Meanwhile on Sunday, in a pre-planned speech, Queen Elizabeth made a rare television appearance to reassure her subjects that “better days will return.”
With speculation swirling over how serious Johnson’s condition actually is, officials said on Sunday that Johnson had only been admitted to the hospital as a “precautionary step,” and that he would continue to lead the British government.
“Last night, on the advice of my doctor, I went into hospital for some routine tests as I’m still experiencing coronavirus symptoms,” Johnson tweeted from the hospital on Monday. “I’m in good spirits and keeping in touch with my team, as we work together to fight this virus and keep everyone safe.”
Johnson is not the only top British government official to be infected with COVID-19. His Health Secretary, Matt Hancock, also has the disease, along with his top advisor Dominic Cummings. His Chief Medical Officer, Chris Whitty, recently returned to work after self-isolating with symptoms of the disease. And Johnson’s pregnant fiancée, Carrie Symonds, said she has been suffering with symptoms of COVID-19 for the past week.
While Johnson continues to lead the government, Monday’s cabinet meeting was headed up by his de-facto deputy, Foreign Secretary Dominic Raab. Raab is reportedly Johnson’s “designated survivor,” and would take over the Prime Minister’s duties if Johnson is incapacitated.
COVID-19 has already infected more than 48,000 and left nearly 5,000 dead in the U.K., and Johnson’s government has come under fire for testing fewer people than other countries at a similar stage in the outbreak. The number of confirmed cases is widely considered to be lower than reality, as a shortage of test kits means only people with the most severe symptoms—those who are hospitalized—are being tested.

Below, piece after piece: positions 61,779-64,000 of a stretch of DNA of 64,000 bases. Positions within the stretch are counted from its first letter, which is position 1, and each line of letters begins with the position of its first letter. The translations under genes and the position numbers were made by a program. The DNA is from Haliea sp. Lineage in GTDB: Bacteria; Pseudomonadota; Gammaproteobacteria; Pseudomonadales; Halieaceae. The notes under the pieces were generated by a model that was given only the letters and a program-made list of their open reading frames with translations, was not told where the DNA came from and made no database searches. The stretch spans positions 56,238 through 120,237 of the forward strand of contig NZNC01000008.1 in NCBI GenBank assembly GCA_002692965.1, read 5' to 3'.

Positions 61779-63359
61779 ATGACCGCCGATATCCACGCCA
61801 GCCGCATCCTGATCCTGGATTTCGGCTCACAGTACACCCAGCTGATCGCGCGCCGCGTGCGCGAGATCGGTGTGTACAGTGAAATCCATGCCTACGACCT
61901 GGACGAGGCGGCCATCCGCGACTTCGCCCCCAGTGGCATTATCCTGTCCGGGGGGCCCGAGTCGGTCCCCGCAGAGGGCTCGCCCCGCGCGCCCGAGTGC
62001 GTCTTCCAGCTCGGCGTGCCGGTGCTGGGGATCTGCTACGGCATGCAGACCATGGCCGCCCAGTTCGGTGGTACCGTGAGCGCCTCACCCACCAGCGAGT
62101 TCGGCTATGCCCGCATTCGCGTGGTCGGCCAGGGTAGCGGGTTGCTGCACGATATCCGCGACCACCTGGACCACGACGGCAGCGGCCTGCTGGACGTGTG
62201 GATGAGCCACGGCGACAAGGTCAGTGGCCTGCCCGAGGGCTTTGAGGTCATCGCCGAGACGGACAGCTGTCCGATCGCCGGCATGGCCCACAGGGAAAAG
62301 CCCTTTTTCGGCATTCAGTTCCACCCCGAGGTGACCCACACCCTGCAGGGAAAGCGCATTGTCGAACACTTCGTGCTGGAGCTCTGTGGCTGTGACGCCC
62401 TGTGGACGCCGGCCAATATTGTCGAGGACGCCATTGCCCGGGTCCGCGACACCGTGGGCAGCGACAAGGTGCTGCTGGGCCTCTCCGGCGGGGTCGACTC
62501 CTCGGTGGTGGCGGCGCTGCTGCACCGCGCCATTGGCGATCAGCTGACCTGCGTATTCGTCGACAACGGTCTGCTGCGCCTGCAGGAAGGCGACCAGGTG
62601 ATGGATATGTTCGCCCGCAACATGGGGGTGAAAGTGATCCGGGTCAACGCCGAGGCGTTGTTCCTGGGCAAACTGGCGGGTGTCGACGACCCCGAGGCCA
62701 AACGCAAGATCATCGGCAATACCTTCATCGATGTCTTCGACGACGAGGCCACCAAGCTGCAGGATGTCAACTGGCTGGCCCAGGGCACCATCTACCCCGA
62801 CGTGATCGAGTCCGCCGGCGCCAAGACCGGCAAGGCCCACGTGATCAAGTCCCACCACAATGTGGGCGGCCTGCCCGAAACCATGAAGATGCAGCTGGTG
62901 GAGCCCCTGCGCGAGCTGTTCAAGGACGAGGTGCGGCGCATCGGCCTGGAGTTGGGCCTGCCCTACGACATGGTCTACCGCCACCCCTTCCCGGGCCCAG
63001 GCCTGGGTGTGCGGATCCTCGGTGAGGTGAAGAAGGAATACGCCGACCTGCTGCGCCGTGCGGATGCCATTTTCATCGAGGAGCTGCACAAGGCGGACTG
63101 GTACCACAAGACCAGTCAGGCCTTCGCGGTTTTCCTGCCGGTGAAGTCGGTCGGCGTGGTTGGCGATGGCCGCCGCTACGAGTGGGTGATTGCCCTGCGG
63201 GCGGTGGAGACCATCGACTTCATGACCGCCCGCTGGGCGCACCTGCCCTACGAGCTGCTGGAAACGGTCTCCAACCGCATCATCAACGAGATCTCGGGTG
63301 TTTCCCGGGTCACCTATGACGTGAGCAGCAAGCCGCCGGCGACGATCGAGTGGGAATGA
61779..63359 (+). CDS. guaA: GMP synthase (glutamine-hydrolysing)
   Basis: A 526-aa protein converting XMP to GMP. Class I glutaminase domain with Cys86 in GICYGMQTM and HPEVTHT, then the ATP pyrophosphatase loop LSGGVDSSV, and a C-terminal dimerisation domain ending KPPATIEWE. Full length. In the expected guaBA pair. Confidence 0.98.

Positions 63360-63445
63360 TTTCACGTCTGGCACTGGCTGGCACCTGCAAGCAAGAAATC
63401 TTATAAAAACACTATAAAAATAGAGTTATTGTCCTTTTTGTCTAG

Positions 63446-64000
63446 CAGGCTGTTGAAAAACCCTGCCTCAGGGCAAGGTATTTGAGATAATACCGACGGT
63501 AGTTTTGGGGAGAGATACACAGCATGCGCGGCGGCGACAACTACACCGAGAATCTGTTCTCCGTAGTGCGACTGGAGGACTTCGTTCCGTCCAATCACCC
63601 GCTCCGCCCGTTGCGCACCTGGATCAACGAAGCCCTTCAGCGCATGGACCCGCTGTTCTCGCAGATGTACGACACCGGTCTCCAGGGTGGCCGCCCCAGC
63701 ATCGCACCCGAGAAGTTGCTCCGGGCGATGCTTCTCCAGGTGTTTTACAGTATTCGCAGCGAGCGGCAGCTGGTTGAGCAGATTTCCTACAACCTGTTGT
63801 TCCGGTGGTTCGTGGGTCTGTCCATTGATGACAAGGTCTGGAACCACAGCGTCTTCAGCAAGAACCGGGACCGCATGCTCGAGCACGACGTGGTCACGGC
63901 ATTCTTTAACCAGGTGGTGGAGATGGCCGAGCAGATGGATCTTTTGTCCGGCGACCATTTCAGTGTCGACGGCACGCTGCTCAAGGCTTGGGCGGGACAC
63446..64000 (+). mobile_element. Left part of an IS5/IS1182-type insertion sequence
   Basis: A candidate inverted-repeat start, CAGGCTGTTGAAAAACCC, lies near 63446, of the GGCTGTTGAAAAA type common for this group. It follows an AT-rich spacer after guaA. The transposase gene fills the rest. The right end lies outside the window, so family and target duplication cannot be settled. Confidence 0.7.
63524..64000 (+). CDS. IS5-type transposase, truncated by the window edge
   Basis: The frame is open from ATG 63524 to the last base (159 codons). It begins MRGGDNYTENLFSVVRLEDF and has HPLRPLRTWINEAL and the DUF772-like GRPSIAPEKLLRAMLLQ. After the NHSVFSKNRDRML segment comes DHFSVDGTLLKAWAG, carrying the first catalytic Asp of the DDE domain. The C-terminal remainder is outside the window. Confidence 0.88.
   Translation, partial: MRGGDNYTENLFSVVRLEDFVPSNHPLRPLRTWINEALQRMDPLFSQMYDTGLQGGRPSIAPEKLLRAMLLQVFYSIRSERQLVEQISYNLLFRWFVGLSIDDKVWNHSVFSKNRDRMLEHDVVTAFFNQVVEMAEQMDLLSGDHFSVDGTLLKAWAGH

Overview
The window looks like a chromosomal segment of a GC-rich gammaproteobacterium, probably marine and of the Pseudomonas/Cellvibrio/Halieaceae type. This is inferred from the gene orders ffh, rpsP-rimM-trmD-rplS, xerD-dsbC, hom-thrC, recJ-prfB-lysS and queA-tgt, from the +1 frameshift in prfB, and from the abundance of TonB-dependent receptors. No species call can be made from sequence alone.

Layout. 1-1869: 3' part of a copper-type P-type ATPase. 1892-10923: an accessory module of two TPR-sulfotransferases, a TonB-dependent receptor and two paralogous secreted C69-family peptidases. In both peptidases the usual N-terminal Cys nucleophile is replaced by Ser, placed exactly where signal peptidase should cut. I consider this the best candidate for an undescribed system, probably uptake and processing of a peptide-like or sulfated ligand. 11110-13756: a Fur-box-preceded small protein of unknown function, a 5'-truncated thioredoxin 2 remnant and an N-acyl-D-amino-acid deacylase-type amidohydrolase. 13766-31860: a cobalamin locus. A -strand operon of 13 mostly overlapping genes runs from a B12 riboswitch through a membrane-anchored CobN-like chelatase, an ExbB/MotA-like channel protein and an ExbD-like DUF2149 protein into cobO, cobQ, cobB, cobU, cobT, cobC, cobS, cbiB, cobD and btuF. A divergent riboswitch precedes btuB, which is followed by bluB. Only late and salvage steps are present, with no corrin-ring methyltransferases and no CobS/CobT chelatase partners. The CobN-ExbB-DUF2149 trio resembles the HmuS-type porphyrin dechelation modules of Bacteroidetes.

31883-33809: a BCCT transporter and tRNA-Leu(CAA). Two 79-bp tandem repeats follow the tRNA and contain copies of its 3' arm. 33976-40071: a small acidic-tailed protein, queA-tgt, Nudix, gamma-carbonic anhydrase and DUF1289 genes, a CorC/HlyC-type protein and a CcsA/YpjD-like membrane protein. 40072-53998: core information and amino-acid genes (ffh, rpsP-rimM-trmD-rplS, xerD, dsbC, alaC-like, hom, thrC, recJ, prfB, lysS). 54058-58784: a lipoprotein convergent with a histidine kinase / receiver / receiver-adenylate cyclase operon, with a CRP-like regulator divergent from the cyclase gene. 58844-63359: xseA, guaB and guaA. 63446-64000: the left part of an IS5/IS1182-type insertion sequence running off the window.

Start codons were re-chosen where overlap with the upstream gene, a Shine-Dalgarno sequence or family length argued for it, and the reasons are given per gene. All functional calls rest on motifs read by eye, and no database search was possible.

With deaths in Britain still rising faster day by day, the “peak” of the outbreak is expected some time in the next week. That means Johnson’s hospitalization comes at a critical juncture for the country.
What do we know about Boris Johnson’s condition?
Johnson “remains under observation” in St. Thomas’ Hospital in central London, his official spokesman said Monday — a stone’s throw from Westminster, directly across the River Thames from the British Parliament.
Johnson has now been suffering with coronavirus symptoms for 11 days. His symptoms include a high temperature, a persistent cough and fever.
The Times of London reported Johnson had received oxygen treatment upon arrival at the hospital. His spokesman reportedly did not confirm or deny this when asked about it at Monday’s daily briefing for journalists.
His transfer to hospital was not an emergency measure, but taken on the advice of his doctor who decided it would be sensible for him to be seen in person rather than remaining at home in isolation, where he had been for the prior 10 days.
“On the advice of his doctor, the Prime Minister has tonight been admitted to hospital for tests,” a Downing Street spokesperson said on Sunday night. “This is a precautionary step, as the Prime Minister continues to have persistent symptoms of coronavirus ten days after testing positive for the virus. The Prime Minister thanks NHS staff for all of their incredible hard work and urges the public to continue to follow the Government’s advice to stay at home, protect the NHS and save lives.”